Pull list for December 2 2015
I’m off tomorrow, so reviews as normal.
I’ll go the store for: All-New All-Different Avengers #2, by Mark Waid, Adam Kubert and Mahmud Asrar; Extraordinary X-Men #3, by Jeff Lemire and Humberto Ramos; My Little Pony Friends Forever #23, by Ted Anderson and Tony Fleecs.
I’ll also review: All-New X-Men #1, by Dennis Hopeless and Mark Bagley; Vision #2, by Tom King and Gabriel Walta.
So that’s 3 comics I’m picking up, and 4 reviews. Probably. A light week.
I’m most excited for ANAD Avengers. The first issue was pretty good, and I’m optimistic about the series. EXM is on thin ice with me. It hasn’t been wowing me enough, and I’m close to dropping it, at least physically.
My pull list for December: ANAD Avengers #2, Extraordinary X-Men #3, Hellcat #1, Moon Girl and Devil Dinosaur #2, Angela #3, (maybe) Extraordinary X-Men #3, New Avengers #4, Silk #2, Ms. Marvel #2, Squirrel Girl #3, Ultimates #2, Spider-Man 2099 #4. 12 titles. Small month, since I’m still waiting for a few other books to launch. Well, I’ll need the extra money for Christmas, anyway.
I’ve read a few things over this past week. Things I got through Kickstarter. I read the first two issues of Like Father Like Daughter, by Kathryn Calamia. It’s not very good, truth be told. It’s a standard premise, but reasonably interesting. But there’s a lot of problems. The art is fairly weak, though not the weakest part. There’s some odd characterization. But the most frustrating thing, for me, was all the errors. There were speech bubbles in the wrong panels entirely. That’s a pretty glaring problem, and not something that ever should have been allowed to happen. It marks this, even more than the writing and art, as the work of an amateur. And while there’s nothing wrong with that, Calamia is trying to be a professional, so she needs to hold herself to a much higher standard.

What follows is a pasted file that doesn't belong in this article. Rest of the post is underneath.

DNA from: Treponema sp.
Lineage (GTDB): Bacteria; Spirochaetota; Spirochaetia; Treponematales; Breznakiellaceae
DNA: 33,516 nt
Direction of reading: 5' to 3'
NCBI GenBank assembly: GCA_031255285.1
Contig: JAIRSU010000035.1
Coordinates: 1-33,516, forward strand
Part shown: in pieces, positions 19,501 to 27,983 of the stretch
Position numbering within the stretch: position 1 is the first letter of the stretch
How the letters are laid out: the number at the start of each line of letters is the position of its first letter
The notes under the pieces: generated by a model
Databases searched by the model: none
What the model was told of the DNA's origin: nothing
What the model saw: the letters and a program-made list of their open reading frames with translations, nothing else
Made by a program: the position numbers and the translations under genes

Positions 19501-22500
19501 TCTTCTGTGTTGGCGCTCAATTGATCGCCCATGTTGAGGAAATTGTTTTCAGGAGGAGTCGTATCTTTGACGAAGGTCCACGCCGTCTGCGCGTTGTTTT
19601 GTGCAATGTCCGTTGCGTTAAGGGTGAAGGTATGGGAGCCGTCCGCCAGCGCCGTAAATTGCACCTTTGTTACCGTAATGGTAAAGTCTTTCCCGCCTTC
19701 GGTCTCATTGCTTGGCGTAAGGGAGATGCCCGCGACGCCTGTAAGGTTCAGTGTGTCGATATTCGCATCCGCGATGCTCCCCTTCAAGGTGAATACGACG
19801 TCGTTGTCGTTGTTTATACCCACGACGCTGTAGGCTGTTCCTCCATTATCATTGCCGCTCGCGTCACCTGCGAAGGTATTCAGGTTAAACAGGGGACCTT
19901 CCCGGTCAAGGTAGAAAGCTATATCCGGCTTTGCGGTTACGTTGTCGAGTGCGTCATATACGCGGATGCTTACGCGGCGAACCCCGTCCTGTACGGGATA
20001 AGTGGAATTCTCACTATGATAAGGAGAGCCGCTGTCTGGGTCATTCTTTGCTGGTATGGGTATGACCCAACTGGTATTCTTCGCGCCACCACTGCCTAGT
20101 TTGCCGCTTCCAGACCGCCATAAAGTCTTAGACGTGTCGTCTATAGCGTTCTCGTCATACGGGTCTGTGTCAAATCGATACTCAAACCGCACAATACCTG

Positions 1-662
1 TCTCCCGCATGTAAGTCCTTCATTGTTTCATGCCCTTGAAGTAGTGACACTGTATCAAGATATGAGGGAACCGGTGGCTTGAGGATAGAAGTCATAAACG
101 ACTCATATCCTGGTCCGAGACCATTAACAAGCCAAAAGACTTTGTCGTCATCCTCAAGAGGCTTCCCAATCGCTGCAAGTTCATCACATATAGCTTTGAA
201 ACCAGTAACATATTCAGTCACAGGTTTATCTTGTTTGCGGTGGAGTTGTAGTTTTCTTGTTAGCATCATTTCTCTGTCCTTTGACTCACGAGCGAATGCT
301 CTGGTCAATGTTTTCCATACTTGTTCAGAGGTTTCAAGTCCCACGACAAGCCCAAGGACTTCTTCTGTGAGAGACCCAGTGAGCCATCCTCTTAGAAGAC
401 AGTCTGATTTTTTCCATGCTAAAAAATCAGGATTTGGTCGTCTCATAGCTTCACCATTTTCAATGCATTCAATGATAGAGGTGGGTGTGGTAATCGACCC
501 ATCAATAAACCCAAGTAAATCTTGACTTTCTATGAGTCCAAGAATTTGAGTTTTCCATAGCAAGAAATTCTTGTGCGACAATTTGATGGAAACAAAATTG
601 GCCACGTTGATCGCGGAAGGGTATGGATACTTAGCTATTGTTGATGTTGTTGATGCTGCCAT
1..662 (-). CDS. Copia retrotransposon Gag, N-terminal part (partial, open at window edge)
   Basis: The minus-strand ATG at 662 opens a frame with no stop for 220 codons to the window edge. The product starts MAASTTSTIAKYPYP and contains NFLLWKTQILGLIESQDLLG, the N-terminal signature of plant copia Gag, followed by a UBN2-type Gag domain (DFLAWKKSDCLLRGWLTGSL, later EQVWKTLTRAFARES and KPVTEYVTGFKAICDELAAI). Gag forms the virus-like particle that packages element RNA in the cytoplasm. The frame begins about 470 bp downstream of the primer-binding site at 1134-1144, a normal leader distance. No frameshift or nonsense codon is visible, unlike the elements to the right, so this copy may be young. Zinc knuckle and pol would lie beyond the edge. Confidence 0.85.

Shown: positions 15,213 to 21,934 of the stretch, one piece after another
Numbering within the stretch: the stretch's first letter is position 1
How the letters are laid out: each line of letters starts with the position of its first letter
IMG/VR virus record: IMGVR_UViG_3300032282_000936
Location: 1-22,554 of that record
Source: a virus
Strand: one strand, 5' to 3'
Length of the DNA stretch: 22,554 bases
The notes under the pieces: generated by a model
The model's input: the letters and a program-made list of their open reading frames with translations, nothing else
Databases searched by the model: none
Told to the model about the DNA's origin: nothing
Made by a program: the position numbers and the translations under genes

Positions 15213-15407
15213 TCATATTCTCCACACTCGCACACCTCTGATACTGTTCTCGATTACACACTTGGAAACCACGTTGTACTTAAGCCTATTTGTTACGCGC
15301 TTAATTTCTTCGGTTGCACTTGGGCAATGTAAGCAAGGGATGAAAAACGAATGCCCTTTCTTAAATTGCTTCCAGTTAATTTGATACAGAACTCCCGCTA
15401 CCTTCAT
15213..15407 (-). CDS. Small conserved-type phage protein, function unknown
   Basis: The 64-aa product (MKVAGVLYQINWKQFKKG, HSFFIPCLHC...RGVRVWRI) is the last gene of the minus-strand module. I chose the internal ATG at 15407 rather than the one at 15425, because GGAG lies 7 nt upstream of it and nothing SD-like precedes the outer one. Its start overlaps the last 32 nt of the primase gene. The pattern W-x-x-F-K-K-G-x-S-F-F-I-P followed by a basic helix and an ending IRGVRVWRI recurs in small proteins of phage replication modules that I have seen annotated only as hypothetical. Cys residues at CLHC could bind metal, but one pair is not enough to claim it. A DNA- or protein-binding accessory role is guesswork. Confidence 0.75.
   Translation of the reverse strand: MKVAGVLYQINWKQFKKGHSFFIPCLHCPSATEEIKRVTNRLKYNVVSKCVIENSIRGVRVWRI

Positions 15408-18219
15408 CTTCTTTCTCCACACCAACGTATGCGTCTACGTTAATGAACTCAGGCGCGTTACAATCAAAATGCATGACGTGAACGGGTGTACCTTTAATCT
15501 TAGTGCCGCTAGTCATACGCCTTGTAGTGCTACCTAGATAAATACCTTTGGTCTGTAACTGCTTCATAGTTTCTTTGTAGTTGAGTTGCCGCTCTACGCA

Much better was Dates! An Anthology of Queer Historical Fiction. Here’s my review from Goodreads:
This is great. It’s a bunch of short stories from throughout history, with positive depictions of LGBTQ+ (queer) characters. A key point is that the stories are positive. There’s no one being killed or hurt, there are no stories where two people in love are forced apart, nothing like that. These stories aren’t about how hard it’s historically been to be queer. It’s just historical fiction with queer protagonists, and that’s wonderful. I’m straight, myself, but I’m a supporter of diversity, which is why I backed the Kickstarter for this book.
Premise aside, the stories are also all really good. There’s a wide variety to them. They range from cavewomen to ancient Greece to the Roaring Twenties to Stalinist Russia to Ancient Ireland. And a lot more. There’s gay men, lesbians, transgender people, asexuals, agender people, and more. Some stories are about romance, some are about self-discovery. Some are heartfelt and touching, some are just silly fun. There’s a lot going on, basically, and it’s pretty much all great. A lot of different writing and art styles.
If you like positive queer representation, or if you like good comics, this is definitely worth checking out.
But wait! It gets better! Hopeless Savages: Break. My review:
So. This book. I read the first three volumes of Hopeless Savages a couple years ago (Ground Zero was my favourite). I’ve enjoyed some other work by Jen Van Meter. And I love artist Meredith McClaren’s webcomic, Hinges. So I’ve been looking forward to this one for pretty much this whole year. And I was not disappointed. The wait was worth it, even with the unfortunate delay. This is a damned good comic. Van Meter’s writing is fantastic. She can do fun and funny, she can do sweet and touching, and she can do heart-wrenching and painful. She does it all here, and it’s all done wonderfully.
The story follows Skank Zero Hopeless-Savage as she goes on tour with her band, the Dusted Bunnies. They find some rivals on the road, and run into a lot of problems. Meanwhile, the rest of her family is also having their own problems. But even with all the troubles, we still get to see love and friendship and family. And it’s really, really nice.